- Hardback - 248 pages
- 15 Nov 2010
- Multilingual Matters
- 234 x 156 (R8vo)
Since 1989, Europe’s eastern rim has been in constant flux. Political and economic transformations have triggered redefinitions of cultural identity. Combining theory-oriented and empirical approaches, this book analyzes modes of identity construction in public discourse, particularly focusing on national and cross-national rhetorical strategies related to European Union enlargement and EU policy towards southeast Europe.
This is a timely book with a rich array of contributions exploring discursive constructions of identity in a number of countries on Europe’s Eastern rim. Thematically focused and integrated, the volume provides much needed perspectives on hitherto underresearched areas and languages. At the same time, the theoretical and methodological issues that it addresses will appeal more generally to scholars studying political and media discourse.
Gerlinde Mautner, Wirtschaftsuniversität Wien, Austria
This publication offers a convincing case for the fluidity of national and cultural identities, especially those predicated on 'Europe'. It corroborates the proposition that identities are constructed in relational terms and it offers clear insights on how the 'other' has been dynamically contested, negotiated and reconstructed in public discourses on an enlarged EU, thus highlighting the key role of different linguistic representations in redefining identities. This publication is certainly refreshing as it invites reflections on the construction of 'Europeanness'.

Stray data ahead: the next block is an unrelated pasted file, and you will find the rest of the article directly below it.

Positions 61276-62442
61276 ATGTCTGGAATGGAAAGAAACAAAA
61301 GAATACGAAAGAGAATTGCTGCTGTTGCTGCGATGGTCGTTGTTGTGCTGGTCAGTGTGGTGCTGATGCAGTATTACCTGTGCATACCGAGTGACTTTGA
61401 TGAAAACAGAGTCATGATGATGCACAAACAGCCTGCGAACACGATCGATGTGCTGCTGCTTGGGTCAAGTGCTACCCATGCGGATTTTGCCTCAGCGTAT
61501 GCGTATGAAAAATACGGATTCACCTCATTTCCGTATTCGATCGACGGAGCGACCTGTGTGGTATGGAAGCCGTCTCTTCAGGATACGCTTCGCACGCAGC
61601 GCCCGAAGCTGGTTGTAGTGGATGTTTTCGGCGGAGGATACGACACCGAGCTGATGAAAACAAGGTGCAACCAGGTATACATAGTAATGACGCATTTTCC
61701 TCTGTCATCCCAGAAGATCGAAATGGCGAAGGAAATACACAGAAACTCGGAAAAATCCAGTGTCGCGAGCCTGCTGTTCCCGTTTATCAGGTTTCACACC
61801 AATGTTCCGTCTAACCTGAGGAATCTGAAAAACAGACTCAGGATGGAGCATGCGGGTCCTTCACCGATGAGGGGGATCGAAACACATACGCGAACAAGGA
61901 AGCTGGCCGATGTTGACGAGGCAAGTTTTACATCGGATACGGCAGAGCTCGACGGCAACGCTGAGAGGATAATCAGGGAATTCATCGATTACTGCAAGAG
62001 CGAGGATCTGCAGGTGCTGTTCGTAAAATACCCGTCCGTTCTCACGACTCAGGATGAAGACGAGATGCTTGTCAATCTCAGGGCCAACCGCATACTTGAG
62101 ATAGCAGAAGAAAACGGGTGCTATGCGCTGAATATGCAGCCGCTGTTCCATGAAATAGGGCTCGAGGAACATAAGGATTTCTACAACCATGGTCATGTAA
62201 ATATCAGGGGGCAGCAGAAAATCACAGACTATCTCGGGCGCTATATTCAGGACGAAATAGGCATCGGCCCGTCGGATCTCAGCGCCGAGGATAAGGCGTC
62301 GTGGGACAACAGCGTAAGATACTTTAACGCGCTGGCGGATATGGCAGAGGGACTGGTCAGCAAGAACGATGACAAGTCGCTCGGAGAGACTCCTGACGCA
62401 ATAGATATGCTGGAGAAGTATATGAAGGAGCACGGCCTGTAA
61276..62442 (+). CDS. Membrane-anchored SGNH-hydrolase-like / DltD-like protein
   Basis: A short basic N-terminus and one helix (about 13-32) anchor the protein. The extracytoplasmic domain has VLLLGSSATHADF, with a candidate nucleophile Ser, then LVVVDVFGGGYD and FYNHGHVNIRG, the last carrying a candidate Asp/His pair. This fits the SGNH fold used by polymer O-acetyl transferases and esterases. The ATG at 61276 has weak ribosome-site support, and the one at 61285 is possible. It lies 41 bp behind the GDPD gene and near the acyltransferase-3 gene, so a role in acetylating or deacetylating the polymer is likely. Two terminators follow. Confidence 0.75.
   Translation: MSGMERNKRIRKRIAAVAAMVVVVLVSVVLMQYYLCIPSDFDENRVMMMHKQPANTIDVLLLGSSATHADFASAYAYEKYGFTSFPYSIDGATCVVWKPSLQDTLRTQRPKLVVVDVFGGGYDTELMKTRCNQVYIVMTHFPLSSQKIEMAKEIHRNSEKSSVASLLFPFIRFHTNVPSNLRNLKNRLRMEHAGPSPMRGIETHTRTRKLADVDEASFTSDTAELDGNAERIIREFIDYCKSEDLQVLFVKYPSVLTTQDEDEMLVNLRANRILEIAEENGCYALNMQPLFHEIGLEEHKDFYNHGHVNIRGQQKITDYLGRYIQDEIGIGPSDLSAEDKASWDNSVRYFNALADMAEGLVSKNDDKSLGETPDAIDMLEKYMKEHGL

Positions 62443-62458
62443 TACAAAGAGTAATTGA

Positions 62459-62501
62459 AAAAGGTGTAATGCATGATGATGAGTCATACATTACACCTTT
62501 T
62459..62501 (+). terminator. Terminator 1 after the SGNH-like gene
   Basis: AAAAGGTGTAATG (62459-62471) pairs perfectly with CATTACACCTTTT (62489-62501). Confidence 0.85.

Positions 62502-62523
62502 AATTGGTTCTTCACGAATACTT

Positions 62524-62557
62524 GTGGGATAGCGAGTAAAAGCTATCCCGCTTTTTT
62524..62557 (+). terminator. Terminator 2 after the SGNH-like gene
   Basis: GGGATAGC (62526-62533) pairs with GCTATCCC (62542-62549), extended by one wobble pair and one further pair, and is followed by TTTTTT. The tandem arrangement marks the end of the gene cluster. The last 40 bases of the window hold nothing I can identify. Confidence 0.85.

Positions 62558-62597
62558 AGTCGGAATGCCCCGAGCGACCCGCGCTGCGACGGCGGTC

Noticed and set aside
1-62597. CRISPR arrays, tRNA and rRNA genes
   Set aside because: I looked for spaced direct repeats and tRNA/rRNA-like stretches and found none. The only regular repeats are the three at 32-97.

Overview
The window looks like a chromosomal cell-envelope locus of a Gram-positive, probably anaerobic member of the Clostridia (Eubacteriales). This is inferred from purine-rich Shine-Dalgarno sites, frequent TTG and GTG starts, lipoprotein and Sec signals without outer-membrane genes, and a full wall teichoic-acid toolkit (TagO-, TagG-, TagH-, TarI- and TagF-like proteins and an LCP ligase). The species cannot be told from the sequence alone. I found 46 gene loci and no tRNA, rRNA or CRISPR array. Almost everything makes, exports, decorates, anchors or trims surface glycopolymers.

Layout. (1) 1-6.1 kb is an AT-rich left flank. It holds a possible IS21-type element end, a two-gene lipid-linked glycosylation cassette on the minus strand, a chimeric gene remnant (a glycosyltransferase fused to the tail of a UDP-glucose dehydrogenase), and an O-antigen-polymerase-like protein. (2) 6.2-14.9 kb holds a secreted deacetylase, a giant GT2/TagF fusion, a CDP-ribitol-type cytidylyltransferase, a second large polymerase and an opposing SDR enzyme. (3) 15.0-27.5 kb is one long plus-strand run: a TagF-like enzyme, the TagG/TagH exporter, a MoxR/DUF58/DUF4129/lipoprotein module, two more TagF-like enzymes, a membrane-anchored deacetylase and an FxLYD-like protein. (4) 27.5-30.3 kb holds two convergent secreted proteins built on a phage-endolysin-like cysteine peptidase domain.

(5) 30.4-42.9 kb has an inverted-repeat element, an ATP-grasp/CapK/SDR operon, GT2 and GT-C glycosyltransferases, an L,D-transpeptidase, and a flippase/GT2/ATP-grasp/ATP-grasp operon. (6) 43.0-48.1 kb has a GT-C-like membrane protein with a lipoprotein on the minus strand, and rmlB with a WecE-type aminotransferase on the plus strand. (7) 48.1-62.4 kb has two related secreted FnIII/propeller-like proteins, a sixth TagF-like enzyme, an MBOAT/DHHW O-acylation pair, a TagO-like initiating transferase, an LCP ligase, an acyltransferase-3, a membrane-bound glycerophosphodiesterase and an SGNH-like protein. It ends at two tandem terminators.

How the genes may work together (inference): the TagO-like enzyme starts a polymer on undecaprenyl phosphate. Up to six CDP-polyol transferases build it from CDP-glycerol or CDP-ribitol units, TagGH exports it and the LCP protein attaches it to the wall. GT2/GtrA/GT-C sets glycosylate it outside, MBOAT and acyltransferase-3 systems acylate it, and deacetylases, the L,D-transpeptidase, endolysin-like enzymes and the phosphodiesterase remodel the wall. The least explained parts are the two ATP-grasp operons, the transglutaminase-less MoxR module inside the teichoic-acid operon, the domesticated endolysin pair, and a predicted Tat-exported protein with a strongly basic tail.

Franco Zappettini, Birkbeck College, University of London, in Journal of Language and Politics Vol.12:2 (2013)
Ljiljana Sari? is Professor of Bosnian/Croatian/Serbian at the University of Oslo. Her publications include Discourses of Intercultural Identity in Britain, Germany and Eastern Europe (co-editor, 2004), and Red-Letter Days and Discursive Identity Construction in Central Europe and the Balkans (co-editor, forthcoming).; Andreas Musolff is Professor of Intercultural Communication Studies at the University of East Anglia. His books include Metaphor, Nation and the Holocaust (2010) and Metaphor and Political Discourse (2004). He has co-edited Metaphor and Discourse (2009) and several volumes comparing British and German political debates about the European Union.; Stefan Manz is Senior Lecturer and Director of German Studies at Aston University. Publications include Discourses of Intercultural Identity in Britain, Germany and Eastern Europe (2004, co-edited) and Migration and Transfer from Germany to Britain, 1660–1914 (2007, co-edited).; Ingrid Hudabiunigg is Professor Emeritus of German as a foreign language and European studies at the Technical University of Chemnitz (Germany). She has published extensively on discursive identity construction.
Postgraduate Research / Professional